The Office said there is "reasonable suspicion of corruption" in the Airbus between 2009-2015 in the now-famous airbus military aircraft scandal.
Airbus scandal: There's reasonable suspicion of corruption but don't politicise - Martin Amidu
The Office of the Special Prosecutor has appealed to the public not to speculate or politicise the disclosures made in relation to the Airbus bribery scandal.
A statement signed by the Special Prosecutor, Martin Amidu, said the Office commenced investigations into the scandal.
It said the office had contacted the relevant domestic public institutions which could assist the ongoing investigations to provide information and documents under the OSP Act, 2017 (Act 959), adding that contacts had also been initiated with the appropriate foreign authorities, as provided by law, for information and documents to assist the investigations.
It added: "The Office of the Special Prosecutor appeals to the public not to speculate or politicise the disclosures made in the deferred prosecution agreement and judgments so as to allow this office to treat the suspected crimes as suspected crimes, simplicitas, and nothing more, pending the conclusion of the investigations."
On February 3, 2020, President Nana Addo Dankwa Akufo-Addo referred the Airbus bribery scandal to the Office of the Special Prosecutor for immediate investigations.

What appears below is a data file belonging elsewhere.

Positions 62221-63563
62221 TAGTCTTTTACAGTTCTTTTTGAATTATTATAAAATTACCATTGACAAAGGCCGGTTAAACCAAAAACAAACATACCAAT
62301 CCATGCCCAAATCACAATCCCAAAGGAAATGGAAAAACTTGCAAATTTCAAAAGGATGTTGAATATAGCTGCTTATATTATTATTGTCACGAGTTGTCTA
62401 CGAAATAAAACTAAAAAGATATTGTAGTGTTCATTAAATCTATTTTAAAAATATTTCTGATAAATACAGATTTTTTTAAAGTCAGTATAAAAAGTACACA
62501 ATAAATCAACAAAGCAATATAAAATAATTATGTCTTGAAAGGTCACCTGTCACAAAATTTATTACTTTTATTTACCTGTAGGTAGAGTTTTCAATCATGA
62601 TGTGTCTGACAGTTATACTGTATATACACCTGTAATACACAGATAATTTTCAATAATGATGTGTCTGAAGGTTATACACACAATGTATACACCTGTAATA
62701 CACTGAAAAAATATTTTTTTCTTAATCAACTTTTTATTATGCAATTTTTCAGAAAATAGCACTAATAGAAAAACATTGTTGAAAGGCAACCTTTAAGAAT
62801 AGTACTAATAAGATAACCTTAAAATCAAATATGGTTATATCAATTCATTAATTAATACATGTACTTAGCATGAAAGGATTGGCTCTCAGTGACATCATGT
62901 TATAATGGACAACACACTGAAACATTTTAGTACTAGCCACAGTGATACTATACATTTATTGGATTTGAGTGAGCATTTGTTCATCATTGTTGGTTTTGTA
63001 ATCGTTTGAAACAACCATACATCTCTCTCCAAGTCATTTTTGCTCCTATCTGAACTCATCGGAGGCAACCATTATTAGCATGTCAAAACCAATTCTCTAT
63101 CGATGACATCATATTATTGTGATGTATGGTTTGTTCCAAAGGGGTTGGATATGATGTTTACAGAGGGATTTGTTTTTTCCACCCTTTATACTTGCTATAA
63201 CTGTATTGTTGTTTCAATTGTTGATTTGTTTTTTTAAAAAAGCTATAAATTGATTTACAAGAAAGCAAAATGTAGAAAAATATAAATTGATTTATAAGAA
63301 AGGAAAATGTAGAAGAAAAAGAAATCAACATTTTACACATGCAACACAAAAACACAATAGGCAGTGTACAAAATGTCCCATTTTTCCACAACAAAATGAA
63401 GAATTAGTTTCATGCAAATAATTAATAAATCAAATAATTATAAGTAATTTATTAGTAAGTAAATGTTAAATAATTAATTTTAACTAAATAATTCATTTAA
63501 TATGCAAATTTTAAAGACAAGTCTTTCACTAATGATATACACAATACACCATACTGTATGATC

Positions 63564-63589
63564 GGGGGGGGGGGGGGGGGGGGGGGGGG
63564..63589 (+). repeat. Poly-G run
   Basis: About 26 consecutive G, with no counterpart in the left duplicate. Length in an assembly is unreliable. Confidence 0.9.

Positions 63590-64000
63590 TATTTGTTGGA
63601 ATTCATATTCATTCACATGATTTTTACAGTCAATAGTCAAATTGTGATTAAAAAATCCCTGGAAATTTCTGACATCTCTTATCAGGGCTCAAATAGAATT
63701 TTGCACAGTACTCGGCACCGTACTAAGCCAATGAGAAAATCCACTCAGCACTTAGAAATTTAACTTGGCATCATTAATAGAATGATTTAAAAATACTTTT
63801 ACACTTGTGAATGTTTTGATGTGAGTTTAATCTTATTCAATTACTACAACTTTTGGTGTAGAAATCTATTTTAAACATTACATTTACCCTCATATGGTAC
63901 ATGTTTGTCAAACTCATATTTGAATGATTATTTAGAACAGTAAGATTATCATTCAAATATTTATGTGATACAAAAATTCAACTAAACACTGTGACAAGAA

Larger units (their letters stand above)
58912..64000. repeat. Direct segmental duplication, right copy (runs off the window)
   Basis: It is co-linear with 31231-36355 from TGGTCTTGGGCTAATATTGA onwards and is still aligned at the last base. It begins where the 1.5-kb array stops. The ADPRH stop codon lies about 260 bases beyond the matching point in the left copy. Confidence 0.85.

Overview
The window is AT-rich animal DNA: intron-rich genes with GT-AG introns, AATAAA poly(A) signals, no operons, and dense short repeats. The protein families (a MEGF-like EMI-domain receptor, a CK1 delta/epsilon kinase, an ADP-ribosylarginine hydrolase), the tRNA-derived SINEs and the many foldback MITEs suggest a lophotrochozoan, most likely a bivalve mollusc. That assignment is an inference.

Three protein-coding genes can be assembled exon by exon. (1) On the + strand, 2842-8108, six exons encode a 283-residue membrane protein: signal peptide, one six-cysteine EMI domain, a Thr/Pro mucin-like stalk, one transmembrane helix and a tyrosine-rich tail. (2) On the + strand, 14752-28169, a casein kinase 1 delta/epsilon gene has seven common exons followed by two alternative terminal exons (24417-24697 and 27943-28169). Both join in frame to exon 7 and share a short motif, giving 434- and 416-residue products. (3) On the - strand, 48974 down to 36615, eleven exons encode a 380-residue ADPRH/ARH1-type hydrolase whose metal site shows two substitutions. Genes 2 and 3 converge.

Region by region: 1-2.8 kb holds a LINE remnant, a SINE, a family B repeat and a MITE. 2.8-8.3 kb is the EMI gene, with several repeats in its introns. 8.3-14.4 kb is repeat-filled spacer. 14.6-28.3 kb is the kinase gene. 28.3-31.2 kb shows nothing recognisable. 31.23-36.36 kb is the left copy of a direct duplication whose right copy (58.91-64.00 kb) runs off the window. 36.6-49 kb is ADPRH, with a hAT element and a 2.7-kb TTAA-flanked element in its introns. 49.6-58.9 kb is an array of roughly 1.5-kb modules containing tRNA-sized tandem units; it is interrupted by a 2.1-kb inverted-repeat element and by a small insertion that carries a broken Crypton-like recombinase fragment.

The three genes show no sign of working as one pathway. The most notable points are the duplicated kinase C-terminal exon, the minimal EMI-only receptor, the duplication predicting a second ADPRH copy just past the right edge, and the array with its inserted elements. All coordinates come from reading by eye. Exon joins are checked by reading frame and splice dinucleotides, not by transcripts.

A letter signed by Communications Director at the Presidency, Eugene Arhin stated that these investigations are expected to be conducted in collaboration with the United Kingdom authorities.
The reports which emerged after the company admitted in a UK court that it paid bribes to officials in some five countries including Ghana between 2009 and 2015 have sparked rumours in Ghana.
Some Ghanaians have challenged the NDC which was in charge of the governance of the country during the period to respond to the claims.
In a statement, the former minister of Justice Marietta Brew Appiah-Oppong said the media has misrepresented the facts as happened in the court.
"Our attention has been drawn to media reports about a Deferred Prosecution Agreement (DPA) entered between Airbus SE and the United Kingdom Serious Fraud Office in respect of the practice of Airbus SE in paying commission to its agents and the use of those commissions. The reports alleging that Airbus SE paid bribes during the administration of President John Evans Atta Mills and John Dramani Mahama are false, misleading and do not reflect the Approved Judgment.
"Indeed, the Approved Judgment of the Crown Court of Southwark approving the DPA between Airbus and the UK Serious Fraud Office does not allege that any payment was made by Airbus to any Ghanaian Government official," the statement said.
It added: "It is, therefore, a gross distortion for the media to conclude that officials of the Ghana Government between 2009 and 2015 were bribed or paid any commissions by Airbus for the acquisition of the Casa C-295 aircrafts".
JOIN OUR PULSE COMMUNITY!
Eyewitness? Submit your stories now via social or: